Teammates demand ban for dominant trans swimmer


The record breaker’s colleagues support her transition but not her participation in women’s competition

Sixteen teammates of transgender swimmer Lia Thomas wrote a letter to the University of Pennsylvania asking the school not to take legal action against recent National Collegiate Athletic Association (NCAA) policy changes while insisting Thomas has an “unfair advantage” in women’s events.

The members of the UPenn team sent the letter to the college and Ivy League officials on Thursday, and stressed that though they support Thomas in her life decisions, she should not be allowed to continue her record-breaking run in events such as next month’s NCAA championships.

“We fully support Lia Thomas in her decision to affirm her gender identity and to transition from a man to a woman. Lia has every right to live her life authentically,” began the letter, which has been obtained by the Washington Post.

“However, we also recognize that when it comes to sports competition, that the biology of sex is a separate issue from someone’s gender identity.

“Biologically, Lia holds an unfair advantage over [her] competition in the women’s category, as evidenced by her rankings that have bounced from #462 as a male to #1 as a female,” the teammates claimed.

“If she were to be eligible to compete against us, she could now break Penn, Ivy, and NCAA Women’s Swimming records; feats she could never have done as a male athlete.”

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Thomas previously campaigned for UPenn’s men’s team for three seasons prior to undergoing hormone replacement therapy.

On the other side of the pandemic, she broke records in two separate meets this season which caused controversy and sparked debate as per the fairness of transgender athlete participation in events for the sex they have transitioned to across college sports.

In reaction to this, the NCAA passed responsibility on to the individual national governing bodies of each sport to determine participation for transgender athletes and how testosterone levels are documented prior to the beginning of their respective seasons.

On Tuesday, USA Swimming announced it had changed its policy on transgender athletes policy with immediate effect. Moving forward, a three-person panel made up of independent medical experts is to determine whether a swimmer boasts a competitive advantage as a result of her previous physical development as a male, and testosterone in a swimmer’s blood should not exceed 5 nmol/L for a continuous period of at least 36 months.

In their letter, Thomas’ sixteen teammates asked UPenn not to challenge this through legal action against USA Swimming, which could prevent Thomas from taking part in future events but perhaps not the NCAA Championships from March 16-19 as the new policy will be gradually phased in through three stages.

The girls remained anonymous in the letter, which was sent by 1984 Olympic swimming gold medalist and lawyer Nancy Hogshead-Makar, who is also the chief executive of women’s sports advocacy organization Champion Women.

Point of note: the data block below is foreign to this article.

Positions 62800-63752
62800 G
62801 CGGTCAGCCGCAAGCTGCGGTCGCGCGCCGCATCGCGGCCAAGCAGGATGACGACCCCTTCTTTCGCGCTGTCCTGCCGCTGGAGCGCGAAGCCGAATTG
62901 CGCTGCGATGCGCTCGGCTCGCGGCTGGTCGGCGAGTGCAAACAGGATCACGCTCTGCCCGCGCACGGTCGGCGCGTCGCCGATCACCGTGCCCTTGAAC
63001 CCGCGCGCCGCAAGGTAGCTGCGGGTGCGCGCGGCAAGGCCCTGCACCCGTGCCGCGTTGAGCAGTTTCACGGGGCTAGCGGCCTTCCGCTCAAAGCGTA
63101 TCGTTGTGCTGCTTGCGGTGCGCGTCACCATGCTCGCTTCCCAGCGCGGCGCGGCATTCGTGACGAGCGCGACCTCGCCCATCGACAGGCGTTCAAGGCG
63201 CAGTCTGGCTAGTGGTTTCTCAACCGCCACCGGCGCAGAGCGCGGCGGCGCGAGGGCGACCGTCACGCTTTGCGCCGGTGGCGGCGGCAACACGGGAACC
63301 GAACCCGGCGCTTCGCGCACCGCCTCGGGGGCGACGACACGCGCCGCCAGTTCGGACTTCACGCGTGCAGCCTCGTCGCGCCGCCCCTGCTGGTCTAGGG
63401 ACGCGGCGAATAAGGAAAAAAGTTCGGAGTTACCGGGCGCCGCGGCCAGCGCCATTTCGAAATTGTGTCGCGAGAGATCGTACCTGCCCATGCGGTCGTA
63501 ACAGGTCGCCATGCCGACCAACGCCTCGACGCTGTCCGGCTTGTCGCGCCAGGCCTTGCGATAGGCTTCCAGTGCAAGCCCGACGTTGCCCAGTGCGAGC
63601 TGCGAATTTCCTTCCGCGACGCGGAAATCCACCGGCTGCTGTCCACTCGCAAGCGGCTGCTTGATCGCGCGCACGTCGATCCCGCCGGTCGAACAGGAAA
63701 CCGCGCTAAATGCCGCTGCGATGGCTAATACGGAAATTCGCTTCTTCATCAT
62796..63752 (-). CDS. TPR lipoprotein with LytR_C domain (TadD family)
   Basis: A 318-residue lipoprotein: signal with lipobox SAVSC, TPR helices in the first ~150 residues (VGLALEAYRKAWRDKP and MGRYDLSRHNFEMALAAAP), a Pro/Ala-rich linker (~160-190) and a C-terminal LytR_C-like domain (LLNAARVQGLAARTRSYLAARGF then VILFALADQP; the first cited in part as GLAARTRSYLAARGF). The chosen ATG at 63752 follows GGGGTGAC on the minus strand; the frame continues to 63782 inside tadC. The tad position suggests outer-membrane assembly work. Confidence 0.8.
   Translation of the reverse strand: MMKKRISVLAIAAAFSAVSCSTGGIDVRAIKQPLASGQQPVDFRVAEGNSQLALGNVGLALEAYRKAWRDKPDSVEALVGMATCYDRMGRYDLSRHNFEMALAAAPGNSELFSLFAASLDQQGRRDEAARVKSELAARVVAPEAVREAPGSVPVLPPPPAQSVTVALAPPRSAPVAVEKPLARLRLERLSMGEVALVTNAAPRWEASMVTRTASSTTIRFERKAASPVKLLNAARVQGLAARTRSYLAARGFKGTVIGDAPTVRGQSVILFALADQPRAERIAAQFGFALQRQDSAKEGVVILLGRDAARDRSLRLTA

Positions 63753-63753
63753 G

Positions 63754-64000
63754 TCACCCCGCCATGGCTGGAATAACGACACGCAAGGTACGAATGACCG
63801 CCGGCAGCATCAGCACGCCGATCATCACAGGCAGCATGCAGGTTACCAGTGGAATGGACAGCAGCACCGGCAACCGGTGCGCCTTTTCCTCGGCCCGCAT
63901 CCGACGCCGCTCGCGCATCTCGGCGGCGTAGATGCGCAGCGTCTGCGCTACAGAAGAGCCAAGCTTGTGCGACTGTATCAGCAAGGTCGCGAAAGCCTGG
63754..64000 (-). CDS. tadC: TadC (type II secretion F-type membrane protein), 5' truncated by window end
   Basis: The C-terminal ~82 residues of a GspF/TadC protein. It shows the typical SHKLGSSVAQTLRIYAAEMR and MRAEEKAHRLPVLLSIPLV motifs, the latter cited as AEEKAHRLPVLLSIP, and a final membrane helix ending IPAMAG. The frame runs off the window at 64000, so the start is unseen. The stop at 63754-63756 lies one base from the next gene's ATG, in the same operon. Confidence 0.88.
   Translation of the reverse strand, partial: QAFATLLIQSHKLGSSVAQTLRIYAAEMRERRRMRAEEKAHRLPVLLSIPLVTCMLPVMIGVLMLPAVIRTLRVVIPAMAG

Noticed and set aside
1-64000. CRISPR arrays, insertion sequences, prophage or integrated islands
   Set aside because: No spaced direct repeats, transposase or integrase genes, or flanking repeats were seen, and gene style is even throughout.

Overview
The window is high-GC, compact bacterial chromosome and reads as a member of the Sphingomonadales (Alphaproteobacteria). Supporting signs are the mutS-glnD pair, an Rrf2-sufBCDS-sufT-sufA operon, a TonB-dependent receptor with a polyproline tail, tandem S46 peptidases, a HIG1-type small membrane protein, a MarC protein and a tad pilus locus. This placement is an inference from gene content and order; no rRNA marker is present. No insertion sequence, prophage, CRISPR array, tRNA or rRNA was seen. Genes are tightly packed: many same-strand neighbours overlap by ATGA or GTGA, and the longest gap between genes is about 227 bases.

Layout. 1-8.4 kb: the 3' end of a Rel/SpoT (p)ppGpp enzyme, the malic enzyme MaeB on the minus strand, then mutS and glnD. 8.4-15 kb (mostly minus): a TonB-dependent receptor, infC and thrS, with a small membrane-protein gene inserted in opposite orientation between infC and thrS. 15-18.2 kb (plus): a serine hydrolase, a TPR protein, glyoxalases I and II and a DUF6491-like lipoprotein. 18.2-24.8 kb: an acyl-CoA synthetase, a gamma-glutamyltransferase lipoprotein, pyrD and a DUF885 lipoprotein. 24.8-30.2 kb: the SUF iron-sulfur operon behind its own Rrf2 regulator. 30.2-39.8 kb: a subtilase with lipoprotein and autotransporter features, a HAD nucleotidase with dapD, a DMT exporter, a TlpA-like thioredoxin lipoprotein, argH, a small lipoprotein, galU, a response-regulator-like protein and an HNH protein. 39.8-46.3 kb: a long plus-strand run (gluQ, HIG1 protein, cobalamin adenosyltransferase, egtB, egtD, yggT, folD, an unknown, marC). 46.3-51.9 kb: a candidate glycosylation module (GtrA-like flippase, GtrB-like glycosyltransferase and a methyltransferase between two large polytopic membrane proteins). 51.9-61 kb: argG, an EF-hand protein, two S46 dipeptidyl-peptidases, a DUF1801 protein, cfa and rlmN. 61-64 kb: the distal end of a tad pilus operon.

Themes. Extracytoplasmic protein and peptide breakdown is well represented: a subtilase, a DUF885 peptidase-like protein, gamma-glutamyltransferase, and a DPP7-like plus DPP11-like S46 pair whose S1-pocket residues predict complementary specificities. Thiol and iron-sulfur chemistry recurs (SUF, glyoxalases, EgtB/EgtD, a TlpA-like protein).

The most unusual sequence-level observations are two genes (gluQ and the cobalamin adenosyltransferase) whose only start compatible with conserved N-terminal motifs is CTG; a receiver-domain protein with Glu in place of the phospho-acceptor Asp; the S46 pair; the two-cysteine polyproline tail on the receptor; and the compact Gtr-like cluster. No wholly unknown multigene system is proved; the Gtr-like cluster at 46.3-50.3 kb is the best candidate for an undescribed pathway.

In a telephone interview with the Washington Post, Hogshead-Makar said that the letter was sent on their behalf to evade retaliation as they have been told “we would be removed from the team or that we would never get a job offer” for speaking out against Thomas swimming in women’s competitions.

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Additionally, Hogshead-Makar thinks the NCAA was wise to update the rules.

“It turns out that it was only based on a hypothesis and that it was just not true,” she said of previous policy. “So now there’s been a lot more science on it, more research on it, and it shows that in many cases that … you cannot roll back [male puberty]; you can’t take any medication to overcome what male puberty gives you.

“When it became clear, all this new science was coming through, transgender advocates were saying: ‘Oh, but it’s never going to happen. Nobody’s ever going to come and break women’s records. … You’re not going to see that at the Olympics or at nationals.’ And then Lia came along. It just shows the need to update the NCAA rule,” Hogshead-Makar added.

A UPenn parent claimed to the Washington Post that only “two or three” girls, one of whom is her daughter, were behind the letter but added that a colleague “who is a senior” approached a UPenn coach about Thomas’ participation and was more or less told to “get over it”.

“In a subsequent conversation with my daughter, she expressed how she’s really unhappy with the situation, she thinks it’s wrong, and so on, but she thinks that since we’re at this point of the season already, she thinks at this point Lia should just be able to finish out the season. That’s another perspective,” the parent explained.

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Thomas found support from some teammates, though, who sent a statement out after an unidentified UPenn swimmer said to Fox News that Thomas has a “monumental” advantage over the rest of them.  

“We want to express our full support for Lia in her transition,” the swimmers said, as reported by ESPN. “We value her as a person, teammate, and friend.

“The sentiments put forward by an anonymous member of our team are not representative of the feelings, values, and opinions of the entire Penn team, composed of 39 women with diverse backgrounds,” the statement declared. 

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